Attorney argues confidentiality provision in SNAP case was misinterpreted

The 8th Circuit Court of Appeals held hearings yesterday on a 2011 lawsuit brought by the Argus Leader of Sioux Falls, S.D., over whether data about the payments made to businesses participating in the Supplemental Nutrition Assistance Program, formerly known as food stamps, should be publicly available.

As Josh Gerstein reports for Politico, an attorney for the newspaper argued that “a lower court judge misinterpreted the law by ruling that a confidentiality provision for retailer applications allowed the U.S. Department of Agriculture to withhold all data on payments to those retailers.” One of the judges in yesterday’s hearing seems to agree:

During the hearing in St. Paul, Minn., Judge Steven Colloton said that the information requested by the Argus Leader didn’t appear to be the same information that USDA is required to keep confidential in its application process.

“They want to know how much the government paid in a given year,” he said.

“Government agencies talk a lot about transparency but it’s their actions that count,” said Irene M. Wielawski, chair of AHCJ’s Right to Know Committee. “We’re happy to support the Argus Leader in its effort to obtain food stamps data and hope the federal court agrees that there’s no justification for the USDA to keep secret how much taxpayers pay vendors for this important safety net program.”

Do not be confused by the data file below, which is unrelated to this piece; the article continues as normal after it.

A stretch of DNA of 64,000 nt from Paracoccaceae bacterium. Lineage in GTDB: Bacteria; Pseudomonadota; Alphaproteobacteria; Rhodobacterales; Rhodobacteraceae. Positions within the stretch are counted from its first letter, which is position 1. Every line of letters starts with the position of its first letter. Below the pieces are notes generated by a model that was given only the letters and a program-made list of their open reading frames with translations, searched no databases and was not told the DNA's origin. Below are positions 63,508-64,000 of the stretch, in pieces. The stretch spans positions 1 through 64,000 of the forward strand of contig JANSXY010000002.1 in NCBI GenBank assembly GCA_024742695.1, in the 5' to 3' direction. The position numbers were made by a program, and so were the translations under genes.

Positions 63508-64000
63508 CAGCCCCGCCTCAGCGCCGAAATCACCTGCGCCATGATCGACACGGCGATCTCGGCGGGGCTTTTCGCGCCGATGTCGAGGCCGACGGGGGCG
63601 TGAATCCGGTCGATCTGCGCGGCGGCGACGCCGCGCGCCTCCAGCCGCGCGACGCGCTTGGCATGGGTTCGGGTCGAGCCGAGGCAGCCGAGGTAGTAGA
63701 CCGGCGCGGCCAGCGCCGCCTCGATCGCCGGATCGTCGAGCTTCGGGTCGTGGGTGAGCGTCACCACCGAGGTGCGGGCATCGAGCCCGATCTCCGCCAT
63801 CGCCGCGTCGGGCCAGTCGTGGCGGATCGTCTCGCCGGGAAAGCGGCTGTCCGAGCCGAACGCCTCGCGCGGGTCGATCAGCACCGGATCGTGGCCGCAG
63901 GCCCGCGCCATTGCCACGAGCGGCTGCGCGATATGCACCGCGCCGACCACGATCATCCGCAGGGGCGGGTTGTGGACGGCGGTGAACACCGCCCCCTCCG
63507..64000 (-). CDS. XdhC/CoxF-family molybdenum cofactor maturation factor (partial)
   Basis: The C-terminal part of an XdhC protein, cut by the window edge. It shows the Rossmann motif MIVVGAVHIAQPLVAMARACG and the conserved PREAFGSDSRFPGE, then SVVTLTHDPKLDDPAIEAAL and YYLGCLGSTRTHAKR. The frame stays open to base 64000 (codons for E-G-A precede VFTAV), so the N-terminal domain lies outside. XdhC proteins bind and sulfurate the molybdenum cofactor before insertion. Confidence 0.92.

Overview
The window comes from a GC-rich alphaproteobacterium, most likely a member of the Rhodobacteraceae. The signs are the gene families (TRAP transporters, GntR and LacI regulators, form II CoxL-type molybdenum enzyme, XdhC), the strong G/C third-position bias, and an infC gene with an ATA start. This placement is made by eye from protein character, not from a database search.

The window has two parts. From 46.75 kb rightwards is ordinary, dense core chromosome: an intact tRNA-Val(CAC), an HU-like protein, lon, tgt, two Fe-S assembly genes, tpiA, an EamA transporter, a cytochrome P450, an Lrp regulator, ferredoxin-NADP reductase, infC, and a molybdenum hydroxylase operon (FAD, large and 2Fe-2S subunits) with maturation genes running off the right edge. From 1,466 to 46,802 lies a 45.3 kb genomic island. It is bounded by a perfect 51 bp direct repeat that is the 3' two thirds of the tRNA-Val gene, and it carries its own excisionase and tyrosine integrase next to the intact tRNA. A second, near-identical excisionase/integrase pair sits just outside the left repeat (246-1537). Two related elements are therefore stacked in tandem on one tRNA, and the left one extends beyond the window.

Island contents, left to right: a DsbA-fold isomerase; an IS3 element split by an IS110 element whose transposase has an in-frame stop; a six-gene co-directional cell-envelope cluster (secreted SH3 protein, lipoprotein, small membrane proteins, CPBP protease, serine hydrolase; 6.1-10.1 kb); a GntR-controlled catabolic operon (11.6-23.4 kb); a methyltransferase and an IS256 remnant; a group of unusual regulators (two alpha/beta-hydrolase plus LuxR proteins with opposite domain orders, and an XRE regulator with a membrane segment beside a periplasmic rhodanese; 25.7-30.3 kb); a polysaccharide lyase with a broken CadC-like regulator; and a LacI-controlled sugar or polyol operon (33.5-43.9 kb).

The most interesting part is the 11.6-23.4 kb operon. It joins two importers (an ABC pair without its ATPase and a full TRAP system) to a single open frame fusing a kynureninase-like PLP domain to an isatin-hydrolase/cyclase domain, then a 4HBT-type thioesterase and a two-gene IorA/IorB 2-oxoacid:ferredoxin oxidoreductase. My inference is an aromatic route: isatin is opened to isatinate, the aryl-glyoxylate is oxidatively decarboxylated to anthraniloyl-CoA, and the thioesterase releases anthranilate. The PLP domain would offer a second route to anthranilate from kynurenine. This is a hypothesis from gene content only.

AHCJ joined with six other journalism organizations in April to send a letter to Agriculture Secretary Tom Vilsack urging the administration to make such information publicly available:

With any federal program, but especially one as large as SNAP, records should be public unless there is a compelling reason to hide them. We have yet to hear a good reason for this secrecy. And we believe it is simply wrong to withhold basic information about a multibillion-dollar program from the people who pay for it.

In an op-ed published in the Los Angeles Times on Aug. 1 and picked up from the Tribune-McClatchy service by more than 40 newspapers around the country, Wielawski and Felice J. Freyer, then co-chairs of AHCJ’s Right to Know Committee, pointed out that – despite the debates in Congress over cutting the program – the public and Congress know “almost nothing about how the program’s $80 billion is spent.”

Jonathan Ellis, an Argus Leader reporter and USA Today correspondent, writes that it’s not known when a decision in the case will be made.


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  1. Pingback: Court strikes down USDA claim that food stamp program data is exempt from FOIA | Association of Health Care Journalists

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